*Alexander Alakhverdyants introduces innovations in the 2D and 3D solvers developed by the C3D Solver team.*

What are the solvers? Solvers are software libraries that apply relationships to geometric objects. We call these relationships “constraints”. There are two types of constraints: logical (tangent, symmetry, coincidence) and dimensional (angular and linear dimensions, and patterns). The solver also analyzes the degrees of freedom and performs shortest-path object dragging, and API call logging. Logging API calls is very convenient for generating bug reports.

This year’s highlight in C3D Solver is the new object type: 2D pattern.

A 2D pattern is a set of copies of the initial object. The copies are logically arranged in the plane. These arrangements can be either simple (linear shift) or very complex.

First, we analyzed what our customers were asking for. What did they need?

As the pattern functionality was not available, the CAD developers and users had to copy sketch objects and apply and maintain constraints. It was rather challenging. Moreover, it was almost impossible for a large number of objects.

So, we implemented the patterns.

The implementation takes care of the two stakeholders. First, the engineers. They need an easy way to handle component arrays. Second, the CAD and kernel developers.

What is important to the engineers?

As we already mentioned, patterns have some implicit, one-way dependence between the original object and its copies. When engineers draw a sketch, they do not need to learn about that dependence. They need all the objects to be equal and to be able to apply the same constraints both to the original object and its copies. We have accomplished just that. The engineer also wants to arbitrarily add, delete, and edit the copies. We have implemented these features as well.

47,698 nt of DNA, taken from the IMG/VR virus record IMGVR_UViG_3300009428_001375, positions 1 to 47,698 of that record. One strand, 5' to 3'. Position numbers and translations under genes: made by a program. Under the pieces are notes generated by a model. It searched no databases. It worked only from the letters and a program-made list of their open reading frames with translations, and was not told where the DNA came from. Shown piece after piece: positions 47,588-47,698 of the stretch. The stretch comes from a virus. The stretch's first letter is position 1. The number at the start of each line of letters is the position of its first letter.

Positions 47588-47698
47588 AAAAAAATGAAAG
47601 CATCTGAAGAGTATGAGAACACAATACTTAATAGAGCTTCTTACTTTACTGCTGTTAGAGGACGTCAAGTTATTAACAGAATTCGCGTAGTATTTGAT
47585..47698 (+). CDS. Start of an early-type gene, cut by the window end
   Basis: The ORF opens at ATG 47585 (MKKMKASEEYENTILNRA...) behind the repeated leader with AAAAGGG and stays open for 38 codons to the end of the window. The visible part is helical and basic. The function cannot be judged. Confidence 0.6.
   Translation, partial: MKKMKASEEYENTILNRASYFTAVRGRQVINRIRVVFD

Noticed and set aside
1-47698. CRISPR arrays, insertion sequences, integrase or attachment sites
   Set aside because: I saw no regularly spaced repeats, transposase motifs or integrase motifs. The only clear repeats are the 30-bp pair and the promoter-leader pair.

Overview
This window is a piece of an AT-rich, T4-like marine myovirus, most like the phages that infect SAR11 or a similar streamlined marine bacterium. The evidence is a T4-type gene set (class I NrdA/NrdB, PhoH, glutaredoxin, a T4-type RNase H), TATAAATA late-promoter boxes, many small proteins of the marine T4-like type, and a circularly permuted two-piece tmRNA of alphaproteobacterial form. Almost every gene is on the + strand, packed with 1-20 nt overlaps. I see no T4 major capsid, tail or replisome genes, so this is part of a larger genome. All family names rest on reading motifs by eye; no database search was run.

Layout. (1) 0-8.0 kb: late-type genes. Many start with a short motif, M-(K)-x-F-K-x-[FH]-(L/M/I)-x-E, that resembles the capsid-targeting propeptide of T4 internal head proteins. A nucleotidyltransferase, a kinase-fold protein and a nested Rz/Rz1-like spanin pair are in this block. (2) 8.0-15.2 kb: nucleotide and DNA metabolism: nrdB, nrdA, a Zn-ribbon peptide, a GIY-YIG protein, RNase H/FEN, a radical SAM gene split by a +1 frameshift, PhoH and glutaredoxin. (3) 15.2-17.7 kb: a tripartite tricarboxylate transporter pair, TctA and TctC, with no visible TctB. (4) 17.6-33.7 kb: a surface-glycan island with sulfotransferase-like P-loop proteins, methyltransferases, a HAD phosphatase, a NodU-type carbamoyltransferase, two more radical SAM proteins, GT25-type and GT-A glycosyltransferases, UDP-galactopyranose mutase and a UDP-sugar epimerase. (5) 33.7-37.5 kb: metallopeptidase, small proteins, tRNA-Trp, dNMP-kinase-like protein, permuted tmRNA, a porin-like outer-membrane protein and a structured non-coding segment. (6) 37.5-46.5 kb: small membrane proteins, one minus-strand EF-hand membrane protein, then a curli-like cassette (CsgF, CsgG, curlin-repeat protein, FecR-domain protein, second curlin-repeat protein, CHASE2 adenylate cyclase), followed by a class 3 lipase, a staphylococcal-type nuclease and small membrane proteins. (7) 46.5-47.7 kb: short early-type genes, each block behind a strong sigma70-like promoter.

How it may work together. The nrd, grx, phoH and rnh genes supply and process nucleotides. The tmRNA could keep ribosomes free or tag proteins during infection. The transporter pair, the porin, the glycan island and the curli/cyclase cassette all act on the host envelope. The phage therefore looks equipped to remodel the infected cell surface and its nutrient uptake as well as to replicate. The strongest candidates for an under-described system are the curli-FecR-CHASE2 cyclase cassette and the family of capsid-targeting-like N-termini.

What do the CAD developers need?

To meet the end user needs, CAD vendors should offer a wide range of patterns. Providing such a variety of patterns is a challenge for us, math software engineers. So, we asked ourselves: can we optimize this? And we succeeded.

How did we do it? In terms of math, patterns are symmetries or, as mathematicians say, symmetry groups. The theory says there are two elementary symmetries: rotational and translational. By combining them, we can generate an extensive range of the patterns commonly used in engineering.

So, we have introduced two new patterns. The first one is the rotational pattern.

It is easy to define: just specify the center of rotation, initial object, and angular step. The copies of the original object will be arranged along the circle at the specified angular spacing. The angle between the original object and each copy is a multiple of the angular step.